Shirobako Gets It. There are too few anime out there that really handle the trials of adulthood, and too few shows that manage to portray constant hardship and pressure while still maintaining a light tone, but Shirobako is hardship-lightness-adulthood all around. Its stories of career scrabbling and anime production woes are both universal and poignantly specific, with its rich cast of characters coming almost immediately to life through the gracefulness of the storytelling. Across two seasons of fraught management at MusAni Productions, nearly every side of young professional anxiety is illustrated and explored, from the terror of being left on the fringes of your desired industry to the pressure of feeling so swamped by your daily life that you can’t even consider your long-term goals anymore. And that seems like it’d be a downer of a ride, but Shirobako is also just endlessly fun, and infused with a relentless optimism that makes it impossible not to root for its fraying heroes.
Here’s my essay on Shirobako.
Shirobako is not yet available.
The Eccentric Family takes the Ghibli sense of whimsy and magical realism and applies it to a grounded, thoughtful family drama. Written by the same writer responsible for The Tatami Galaxy, its story bounces through a handful of gorgeous little vignettes before pulling together into a exuberant exploration of duty, family, and the meaning of life itself. That might sound heavy, but Eccentric Family is anything but – it’s filled with moments of ecstatic beauty that revel in the little joys life has to offer, and its characters bounce off each other with the buoyant geniality of a truly loving family. It’s beautiful and deftly written and basically about as warm as a show can be.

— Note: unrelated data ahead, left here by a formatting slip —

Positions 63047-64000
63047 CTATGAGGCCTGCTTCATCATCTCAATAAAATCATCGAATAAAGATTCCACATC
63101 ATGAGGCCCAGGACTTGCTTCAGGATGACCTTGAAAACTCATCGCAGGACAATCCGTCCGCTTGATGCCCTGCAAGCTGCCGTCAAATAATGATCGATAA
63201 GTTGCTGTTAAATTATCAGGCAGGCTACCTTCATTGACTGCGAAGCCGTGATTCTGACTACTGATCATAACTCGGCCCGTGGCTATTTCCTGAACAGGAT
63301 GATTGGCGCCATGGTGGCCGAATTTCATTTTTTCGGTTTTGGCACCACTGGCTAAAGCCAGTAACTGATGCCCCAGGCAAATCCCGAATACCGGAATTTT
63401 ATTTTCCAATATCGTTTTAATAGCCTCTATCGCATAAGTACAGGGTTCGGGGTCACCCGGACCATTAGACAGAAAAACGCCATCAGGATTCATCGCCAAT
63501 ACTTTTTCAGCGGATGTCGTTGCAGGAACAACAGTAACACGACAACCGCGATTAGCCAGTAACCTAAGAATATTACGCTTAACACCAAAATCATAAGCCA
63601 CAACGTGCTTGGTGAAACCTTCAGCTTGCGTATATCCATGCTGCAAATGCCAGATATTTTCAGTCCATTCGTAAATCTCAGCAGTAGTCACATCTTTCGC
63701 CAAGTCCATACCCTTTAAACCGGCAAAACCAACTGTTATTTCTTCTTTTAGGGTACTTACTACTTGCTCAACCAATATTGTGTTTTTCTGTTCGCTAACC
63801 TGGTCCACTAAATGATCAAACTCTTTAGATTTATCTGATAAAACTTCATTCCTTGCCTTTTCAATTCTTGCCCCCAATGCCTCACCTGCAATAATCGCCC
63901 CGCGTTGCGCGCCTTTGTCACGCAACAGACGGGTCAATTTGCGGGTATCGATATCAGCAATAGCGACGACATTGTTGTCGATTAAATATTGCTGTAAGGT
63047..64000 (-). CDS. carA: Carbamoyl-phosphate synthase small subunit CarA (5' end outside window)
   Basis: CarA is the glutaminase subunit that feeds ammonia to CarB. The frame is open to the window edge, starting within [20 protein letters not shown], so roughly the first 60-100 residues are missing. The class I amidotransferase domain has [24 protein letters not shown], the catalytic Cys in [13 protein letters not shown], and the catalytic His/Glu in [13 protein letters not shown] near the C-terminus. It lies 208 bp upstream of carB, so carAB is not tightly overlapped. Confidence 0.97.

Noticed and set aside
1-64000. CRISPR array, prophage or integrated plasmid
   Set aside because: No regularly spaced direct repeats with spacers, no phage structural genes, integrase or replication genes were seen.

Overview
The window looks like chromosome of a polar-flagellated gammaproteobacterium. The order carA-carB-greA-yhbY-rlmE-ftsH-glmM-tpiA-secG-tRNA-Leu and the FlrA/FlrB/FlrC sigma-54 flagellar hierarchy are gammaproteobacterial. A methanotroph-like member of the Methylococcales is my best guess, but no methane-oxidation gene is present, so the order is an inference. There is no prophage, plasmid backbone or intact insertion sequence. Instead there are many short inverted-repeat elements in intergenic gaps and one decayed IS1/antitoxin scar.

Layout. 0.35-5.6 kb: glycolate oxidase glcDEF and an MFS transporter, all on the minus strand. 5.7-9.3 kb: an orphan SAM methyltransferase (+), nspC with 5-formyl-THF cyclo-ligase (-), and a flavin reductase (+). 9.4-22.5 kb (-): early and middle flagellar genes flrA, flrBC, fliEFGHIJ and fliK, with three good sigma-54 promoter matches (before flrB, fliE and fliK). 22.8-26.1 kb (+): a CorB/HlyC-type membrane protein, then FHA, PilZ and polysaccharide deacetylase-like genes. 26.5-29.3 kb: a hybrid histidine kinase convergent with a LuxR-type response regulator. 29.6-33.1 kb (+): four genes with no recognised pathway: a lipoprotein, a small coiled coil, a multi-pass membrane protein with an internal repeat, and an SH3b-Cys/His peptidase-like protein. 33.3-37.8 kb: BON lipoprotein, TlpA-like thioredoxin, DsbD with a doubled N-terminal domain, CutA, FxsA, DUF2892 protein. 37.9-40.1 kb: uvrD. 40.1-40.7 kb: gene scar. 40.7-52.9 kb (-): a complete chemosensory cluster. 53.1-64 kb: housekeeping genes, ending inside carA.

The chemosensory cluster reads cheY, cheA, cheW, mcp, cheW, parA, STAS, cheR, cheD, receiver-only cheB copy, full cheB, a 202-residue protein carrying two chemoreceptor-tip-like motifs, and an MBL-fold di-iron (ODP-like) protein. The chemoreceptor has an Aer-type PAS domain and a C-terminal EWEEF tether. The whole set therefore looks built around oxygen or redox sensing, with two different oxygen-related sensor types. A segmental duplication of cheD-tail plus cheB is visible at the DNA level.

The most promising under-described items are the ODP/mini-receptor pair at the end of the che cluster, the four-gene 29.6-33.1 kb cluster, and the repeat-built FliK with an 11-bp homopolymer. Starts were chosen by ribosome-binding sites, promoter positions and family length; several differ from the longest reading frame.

Here’s my review of The Eccentric Family.
Eccentric Family is available at Amazon.
I said in my 2013 year-end post that OreGairu is basically anime’s Catcher in the Rye, and I stand by that. OreGairu knows exactly what it feels like to be young, smart, and isolated, and it expresses that with both cynical wit and overwhelming empathy for its very flawed protagonists. Hachiman and Yukino build fortresses of superiority and psychoanalysis around themselves, but they can’t hide their desire for connection, or their underlying empathy. The show sticks pretty close to romcom formatting, and its aesthetics are only serviceable, but OreGairu soars where it counts – human characters, vivid dialogue, and a frank exploration of youth politics and identity. It’s pretty much the high school romcom I’ve always wished existed.
Here’s my review of Oregairu.
OreGairu is available at Amazon.